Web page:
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The Long Black Veil CD
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The Long Black Veil
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It's a testimony to the considerable talents and character of the Chieftains that none of the celebrity personalities or egos upstage the band on this record. Rather, the musicians always stay in control and the instruments remain at the center of the songs. So while Mick Jagger delivers a stirring reading of the title song, it's the pipes and fiddles that transform the country standard into deep Gaelic soul music. Turns by Marianne Faithfull, Ry Cooder, Mark Knopfler, Sinead O'Connor, and old buddy Van Morrison (doing his own "Have I Told You Lately That I Love You?") come off predictably and competently, but breathing life into familiar, mostly traditional tunes like "The Lily of the West" and "The Foggy Dew" is ultimately the province of bandleader/tin whistler Paddy Moloney and his more-than-competent mates. --Roni Sarig
Top Customer Reviews
The Long Black Veil is a bit of a departure for them - the band serves as a background for many modern, popular artists. You might think that Sting, Mick Jagger, Tom Jones, Sinead O'Connor, Van Morrison and others might overpower this group of folk players. But actually, the opposite happens. Sting's lilting voice fades seamlessly into the background as the gorgeous melodies intertwine. The songs are memorable not because a "famous name" is attached to the title, but because the classic tune is handled deftly by the Chieftains, and a well trained voice happens to supply the vocals.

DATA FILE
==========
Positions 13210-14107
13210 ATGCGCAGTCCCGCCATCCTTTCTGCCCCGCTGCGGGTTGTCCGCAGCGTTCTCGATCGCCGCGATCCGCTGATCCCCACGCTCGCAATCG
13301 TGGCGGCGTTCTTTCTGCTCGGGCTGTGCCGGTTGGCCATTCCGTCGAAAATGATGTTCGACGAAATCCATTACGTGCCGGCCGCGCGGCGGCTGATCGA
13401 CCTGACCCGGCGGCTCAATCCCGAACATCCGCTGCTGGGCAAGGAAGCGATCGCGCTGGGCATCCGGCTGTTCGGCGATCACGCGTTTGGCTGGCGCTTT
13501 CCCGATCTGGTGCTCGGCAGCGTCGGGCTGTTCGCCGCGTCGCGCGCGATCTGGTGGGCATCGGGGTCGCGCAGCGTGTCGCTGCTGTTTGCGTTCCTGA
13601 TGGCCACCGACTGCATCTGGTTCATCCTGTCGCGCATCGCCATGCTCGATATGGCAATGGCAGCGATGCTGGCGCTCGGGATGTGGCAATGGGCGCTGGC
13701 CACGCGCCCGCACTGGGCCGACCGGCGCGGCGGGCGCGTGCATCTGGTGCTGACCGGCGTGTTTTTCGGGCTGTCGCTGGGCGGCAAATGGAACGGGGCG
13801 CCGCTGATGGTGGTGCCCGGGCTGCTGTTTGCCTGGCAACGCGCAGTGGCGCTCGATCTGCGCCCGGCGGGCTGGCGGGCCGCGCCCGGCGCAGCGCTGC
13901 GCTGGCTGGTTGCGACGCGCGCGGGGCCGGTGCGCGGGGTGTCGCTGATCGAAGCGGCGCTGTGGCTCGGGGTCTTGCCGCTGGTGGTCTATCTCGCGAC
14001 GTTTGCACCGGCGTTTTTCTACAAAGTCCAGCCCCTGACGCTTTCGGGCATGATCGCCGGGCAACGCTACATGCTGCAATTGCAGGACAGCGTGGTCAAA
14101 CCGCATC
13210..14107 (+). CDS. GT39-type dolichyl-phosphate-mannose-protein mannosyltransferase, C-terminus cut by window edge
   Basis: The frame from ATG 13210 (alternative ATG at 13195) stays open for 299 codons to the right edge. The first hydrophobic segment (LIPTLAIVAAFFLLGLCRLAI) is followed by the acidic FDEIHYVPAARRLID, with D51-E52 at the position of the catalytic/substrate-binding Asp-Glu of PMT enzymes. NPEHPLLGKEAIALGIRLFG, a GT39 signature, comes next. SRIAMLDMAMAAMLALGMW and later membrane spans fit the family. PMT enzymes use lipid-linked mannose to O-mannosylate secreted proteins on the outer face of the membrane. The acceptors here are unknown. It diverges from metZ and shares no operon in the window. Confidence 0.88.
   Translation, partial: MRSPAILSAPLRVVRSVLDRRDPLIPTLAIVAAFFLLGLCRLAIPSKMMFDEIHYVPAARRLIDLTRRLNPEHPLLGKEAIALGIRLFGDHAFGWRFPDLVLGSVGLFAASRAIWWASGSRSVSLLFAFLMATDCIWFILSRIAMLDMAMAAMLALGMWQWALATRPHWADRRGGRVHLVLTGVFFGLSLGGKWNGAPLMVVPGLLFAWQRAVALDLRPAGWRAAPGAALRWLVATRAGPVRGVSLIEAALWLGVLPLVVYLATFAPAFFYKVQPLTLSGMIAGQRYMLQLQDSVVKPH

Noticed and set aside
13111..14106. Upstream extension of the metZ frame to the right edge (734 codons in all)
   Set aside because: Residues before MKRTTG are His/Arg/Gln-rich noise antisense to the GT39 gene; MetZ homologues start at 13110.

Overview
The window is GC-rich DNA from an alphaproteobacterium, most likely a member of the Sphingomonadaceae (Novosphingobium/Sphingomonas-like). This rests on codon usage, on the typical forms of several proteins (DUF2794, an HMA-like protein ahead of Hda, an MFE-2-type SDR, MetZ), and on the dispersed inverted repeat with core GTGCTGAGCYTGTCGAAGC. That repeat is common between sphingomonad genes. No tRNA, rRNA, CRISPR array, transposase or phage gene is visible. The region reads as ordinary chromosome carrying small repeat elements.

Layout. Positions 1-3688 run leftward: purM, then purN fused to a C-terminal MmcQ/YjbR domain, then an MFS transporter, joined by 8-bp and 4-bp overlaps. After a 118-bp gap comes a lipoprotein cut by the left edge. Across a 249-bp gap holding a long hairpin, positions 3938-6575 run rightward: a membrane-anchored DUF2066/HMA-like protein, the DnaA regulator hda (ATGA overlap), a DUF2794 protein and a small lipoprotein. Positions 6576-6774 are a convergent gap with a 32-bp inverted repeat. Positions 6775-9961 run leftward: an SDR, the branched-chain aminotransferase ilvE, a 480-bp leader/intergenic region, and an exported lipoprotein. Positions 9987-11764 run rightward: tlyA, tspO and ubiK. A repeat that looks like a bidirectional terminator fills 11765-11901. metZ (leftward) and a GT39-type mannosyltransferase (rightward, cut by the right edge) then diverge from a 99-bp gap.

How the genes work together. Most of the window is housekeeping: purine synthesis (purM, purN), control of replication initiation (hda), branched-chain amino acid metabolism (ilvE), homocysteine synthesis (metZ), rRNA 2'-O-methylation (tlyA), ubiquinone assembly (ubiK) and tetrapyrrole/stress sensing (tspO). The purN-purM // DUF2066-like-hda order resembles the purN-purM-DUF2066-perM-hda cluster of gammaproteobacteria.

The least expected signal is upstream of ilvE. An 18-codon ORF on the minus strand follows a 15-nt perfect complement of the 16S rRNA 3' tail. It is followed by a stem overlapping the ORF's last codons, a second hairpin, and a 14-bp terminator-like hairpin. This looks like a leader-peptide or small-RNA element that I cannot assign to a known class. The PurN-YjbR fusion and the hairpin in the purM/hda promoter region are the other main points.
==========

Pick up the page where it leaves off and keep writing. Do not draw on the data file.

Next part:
It's fascinating in a way to see this diverse group of artists all singing traditional songs - songs that you might not otherwise ever hear them take on. But the real joy here is to hear your favorite classics done with such care and love. These artists all chose songs that had great meaning to them, and the Chieftains put their souls into the richness of the underlying tune. Each song here is a favorite for me for a different reasons.
Some Irish CDs are meant to be played in the background while people chug beer and talk in loud voices. Other CDs are put on for wild dancing and cheering the night through. This CD shines when you sit back, a glass in your hand, and you really listen to the nuances. You can hear the peat crackling softly on the fire, the wind whistling across the foggy meadows, and the textures of Ireland's past whispering through the beats. I've owned this for many years, and it's a CD I always come back to.
I recall this album being previewed on our local NPR station on a Tuesday and when I went to my local Borders in the same radio market, the CD was completely sold out within a day of the airplay of the title cut on which the Mick does the vocal solo.